Last Updated on June 19, 2019, by eNotes Editorial. Word Count: 386
Sassafrass, Cypress, and Indigo is a novel by American writer Ntozake Shange. The book was published in 1982, which was a period in American history when citizens, particularly minorities, were still experiencing the after-effects of the Civil Rights movement of the 1960s. The 1980s was also the beginning of the decade after the Post-Civil Rights Movement era (1970s). In 1982, Ronald Reagan was the President of the United States, and his terms in office proved to be a challenging time for the African American community, particularly due to Reaganomics.
The story centers on three sisters in South Carolina who are textile artists. Each sister performs the process of spinning, weaving and dying textiles. This is, perhaps, a reference to Moirai in Greek mythology, or the Fates in English. In the Greek myth, three sisters—Clotho, Lachesis, and Atropos—each perform a specific task in determining one's existence. Clotho spins the thread of life, Lachesis measures the the thread in relation to the person, and Atropos cut the thread of life. The latter chose how a person would die.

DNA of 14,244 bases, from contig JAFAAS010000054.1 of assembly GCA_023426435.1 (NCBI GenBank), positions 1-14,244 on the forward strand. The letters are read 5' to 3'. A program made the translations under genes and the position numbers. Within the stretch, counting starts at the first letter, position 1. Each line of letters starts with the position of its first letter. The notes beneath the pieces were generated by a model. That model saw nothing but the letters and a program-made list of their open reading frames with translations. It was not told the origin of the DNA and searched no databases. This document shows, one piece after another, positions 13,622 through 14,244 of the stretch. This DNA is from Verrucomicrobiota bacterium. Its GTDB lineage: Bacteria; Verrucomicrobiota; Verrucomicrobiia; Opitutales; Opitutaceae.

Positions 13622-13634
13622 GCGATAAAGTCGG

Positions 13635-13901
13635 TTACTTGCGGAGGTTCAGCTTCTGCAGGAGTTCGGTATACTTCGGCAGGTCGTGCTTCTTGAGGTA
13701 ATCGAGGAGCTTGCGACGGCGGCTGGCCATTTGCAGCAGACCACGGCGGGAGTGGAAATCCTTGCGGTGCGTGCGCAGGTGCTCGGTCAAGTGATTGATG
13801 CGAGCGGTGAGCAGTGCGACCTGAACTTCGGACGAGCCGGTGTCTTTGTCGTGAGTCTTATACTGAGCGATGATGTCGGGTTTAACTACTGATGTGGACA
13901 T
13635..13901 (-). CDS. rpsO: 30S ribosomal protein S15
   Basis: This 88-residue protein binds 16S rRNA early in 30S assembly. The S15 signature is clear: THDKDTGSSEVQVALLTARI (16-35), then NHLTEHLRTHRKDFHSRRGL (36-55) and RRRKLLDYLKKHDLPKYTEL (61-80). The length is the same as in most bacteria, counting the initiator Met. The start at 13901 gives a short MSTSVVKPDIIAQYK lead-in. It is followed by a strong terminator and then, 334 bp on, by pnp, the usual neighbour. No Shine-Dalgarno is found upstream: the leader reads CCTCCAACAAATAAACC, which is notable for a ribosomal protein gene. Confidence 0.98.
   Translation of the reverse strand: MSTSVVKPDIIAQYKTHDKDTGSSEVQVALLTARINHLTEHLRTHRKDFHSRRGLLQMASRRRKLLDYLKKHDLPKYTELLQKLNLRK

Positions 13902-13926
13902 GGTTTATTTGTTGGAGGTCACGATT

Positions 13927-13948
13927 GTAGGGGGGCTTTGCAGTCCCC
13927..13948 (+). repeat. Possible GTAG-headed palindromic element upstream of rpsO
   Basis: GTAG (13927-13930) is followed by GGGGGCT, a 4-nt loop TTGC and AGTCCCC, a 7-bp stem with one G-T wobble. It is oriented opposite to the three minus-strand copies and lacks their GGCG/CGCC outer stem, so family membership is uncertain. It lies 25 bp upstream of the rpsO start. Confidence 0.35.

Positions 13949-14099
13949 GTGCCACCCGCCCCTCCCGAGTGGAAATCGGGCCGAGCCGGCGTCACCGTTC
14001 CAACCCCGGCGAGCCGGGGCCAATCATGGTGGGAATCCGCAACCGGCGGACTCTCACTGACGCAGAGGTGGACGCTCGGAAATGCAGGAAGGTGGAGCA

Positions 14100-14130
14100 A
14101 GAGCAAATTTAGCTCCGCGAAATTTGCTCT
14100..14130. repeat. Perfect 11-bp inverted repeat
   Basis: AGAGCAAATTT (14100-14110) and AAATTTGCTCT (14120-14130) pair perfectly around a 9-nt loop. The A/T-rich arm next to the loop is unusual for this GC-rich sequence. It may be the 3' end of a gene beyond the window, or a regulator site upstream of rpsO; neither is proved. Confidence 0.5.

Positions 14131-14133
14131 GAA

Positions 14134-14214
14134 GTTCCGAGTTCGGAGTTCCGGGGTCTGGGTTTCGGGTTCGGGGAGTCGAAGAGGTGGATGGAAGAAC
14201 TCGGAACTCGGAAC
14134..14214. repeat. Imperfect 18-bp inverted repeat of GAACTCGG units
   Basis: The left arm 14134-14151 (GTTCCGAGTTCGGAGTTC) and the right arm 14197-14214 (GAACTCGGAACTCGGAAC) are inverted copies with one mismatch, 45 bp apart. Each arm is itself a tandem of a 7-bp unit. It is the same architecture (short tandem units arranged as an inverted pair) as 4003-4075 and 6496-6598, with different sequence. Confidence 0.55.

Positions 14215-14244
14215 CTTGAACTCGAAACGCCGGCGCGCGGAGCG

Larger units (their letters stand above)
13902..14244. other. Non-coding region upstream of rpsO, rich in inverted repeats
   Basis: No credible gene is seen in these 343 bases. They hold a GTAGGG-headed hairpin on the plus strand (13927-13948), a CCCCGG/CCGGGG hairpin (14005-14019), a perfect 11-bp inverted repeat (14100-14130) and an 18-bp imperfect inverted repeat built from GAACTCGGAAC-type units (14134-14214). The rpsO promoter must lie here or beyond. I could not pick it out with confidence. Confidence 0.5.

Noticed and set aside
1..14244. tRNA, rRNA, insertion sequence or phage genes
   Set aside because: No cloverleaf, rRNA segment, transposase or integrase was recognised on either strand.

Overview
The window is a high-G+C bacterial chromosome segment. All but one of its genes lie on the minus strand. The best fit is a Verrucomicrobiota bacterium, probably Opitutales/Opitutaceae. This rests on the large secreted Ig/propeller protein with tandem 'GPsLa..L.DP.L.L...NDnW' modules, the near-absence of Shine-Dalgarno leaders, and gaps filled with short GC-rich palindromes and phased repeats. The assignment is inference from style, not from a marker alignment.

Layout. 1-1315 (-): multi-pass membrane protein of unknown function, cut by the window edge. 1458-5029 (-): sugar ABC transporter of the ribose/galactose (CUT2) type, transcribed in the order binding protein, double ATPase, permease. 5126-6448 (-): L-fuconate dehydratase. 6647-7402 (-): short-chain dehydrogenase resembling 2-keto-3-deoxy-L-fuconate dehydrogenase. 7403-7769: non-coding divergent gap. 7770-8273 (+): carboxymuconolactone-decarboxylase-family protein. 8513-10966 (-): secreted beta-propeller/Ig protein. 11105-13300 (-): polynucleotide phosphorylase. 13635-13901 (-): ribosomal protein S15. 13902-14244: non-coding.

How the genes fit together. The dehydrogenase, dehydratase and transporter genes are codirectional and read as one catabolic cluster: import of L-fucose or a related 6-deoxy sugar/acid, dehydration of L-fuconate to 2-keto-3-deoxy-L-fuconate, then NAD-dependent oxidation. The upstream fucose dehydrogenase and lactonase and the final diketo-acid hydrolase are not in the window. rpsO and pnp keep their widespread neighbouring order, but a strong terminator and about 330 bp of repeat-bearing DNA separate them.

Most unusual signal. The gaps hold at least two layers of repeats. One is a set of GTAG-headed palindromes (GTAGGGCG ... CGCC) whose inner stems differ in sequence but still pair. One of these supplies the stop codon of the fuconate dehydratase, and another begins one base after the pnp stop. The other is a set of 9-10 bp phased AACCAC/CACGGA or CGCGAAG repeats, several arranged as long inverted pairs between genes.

The fates of each sister are told and examined. The first character to be introduced is Indigo, who becomes involved with a cult-like group. The second sister to be introduced is Sassafrass, who lives with her abusive boyfriend in Los Angeles. She is a creative person and so is her younger sister, Cypress, who she eventually moves with in San Francisco. This part of the novel showed the two sisters' interweaving lives, as if they are two colorful threads that braid to form a larger tapestry.
When Cypress moves back to New York City to continue her dance career, she becomes more in-tuned with the political plight of minorities, particularly African Americans and the LGBTQ community. She also becomes more involved in feminist activism. Cypress conducts a fundraiser to support the Civil Rights Movement, which illustrates Cypress's yearning for a higher purpose in life. She uses her talents to contribute to causes that are important to her identity as an African American female.
The final section of the book shows Sassafrass returning to South Carolina to give birth, where Indigo, who learned midwifery, performs the childbirth. This symbolizes the Fates again in that Indigo spins the thread of life, thus marking a beginning for a new member of the family.